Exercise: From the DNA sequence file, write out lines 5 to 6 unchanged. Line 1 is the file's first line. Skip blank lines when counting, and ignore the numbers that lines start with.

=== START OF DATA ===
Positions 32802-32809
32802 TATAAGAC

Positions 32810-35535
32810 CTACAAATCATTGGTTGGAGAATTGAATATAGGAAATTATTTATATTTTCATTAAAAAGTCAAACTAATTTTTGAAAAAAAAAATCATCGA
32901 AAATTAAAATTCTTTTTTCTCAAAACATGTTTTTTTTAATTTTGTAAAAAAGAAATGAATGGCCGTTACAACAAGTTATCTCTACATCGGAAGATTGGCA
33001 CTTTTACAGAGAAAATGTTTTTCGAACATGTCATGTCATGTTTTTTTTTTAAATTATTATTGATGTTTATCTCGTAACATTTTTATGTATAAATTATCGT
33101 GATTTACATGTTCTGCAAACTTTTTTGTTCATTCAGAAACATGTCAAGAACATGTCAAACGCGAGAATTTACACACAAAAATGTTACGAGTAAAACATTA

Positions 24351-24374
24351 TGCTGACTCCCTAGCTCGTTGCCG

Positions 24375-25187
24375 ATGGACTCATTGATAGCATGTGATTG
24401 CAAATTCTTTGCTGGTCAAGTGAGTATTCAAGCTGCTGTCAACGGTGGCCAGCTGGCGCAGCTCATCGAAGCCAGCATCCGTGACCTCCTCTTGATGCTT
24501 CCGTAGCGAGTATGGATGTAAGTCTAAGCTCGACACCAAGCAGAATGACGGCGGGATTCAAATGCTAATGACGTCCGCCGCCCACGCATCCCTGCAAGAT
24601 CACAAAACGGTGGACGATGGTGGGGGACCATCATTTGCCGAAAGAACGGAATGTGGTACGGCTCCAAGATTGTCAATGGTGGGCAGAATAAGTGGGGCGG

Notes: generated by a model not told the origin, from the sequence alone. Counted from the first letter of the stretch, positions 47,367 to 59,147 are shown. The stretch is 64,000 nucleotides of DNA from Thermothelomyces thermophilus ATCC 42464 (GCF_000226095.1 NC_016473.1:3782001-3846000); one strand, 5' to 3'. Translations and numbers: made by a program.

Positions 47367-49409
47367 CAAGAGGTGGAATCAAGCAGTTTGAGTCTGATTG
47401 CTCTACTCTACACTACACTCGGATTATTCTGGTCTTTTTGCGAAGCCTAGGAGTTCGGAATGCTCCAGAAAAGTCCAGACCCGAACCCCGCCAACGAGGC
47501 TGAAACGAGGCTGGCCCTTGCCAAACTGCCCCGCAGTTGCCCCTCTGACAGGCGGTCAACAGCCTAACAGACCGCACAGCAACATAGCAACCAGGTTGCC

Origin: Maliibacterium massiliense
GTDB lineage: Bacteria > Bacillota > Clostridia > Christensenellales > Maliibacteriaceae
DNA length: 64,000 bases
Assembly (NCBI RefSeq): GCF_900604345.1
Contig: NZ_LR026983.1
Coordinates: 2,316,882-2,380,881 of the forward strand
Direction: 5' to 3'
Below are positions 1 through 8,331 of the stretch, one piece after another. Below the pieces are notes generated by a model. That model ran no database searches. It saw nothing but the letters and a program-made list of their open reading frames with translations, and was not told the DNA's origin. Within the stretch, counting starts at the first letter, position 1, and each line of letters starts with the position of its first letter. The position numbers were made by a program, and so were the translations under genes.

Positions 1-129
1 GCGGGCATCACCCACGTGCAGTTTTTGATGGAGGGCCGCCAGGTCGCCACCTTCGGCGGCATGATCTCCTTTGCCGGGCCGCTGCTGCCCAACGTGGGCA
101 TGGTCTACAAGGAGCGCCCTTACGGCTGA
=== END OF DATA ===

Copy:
32901 AAATTAAAATTCTTTTTTCTCAAAACATGTTTTTTTTAATTTTGTAAAAAAGAAATGAATGGCCGTTACAACAAGTTATCTCTACATCGGAAGATTGGCA
33001 CTTTTACAGAGAAAATGTTTTTCGAACATGTCATGTCATGTTTTTTTTTTAAATTATTATTGATGTTTATCTCGTAACATTTTTATGTATAAATTATCGT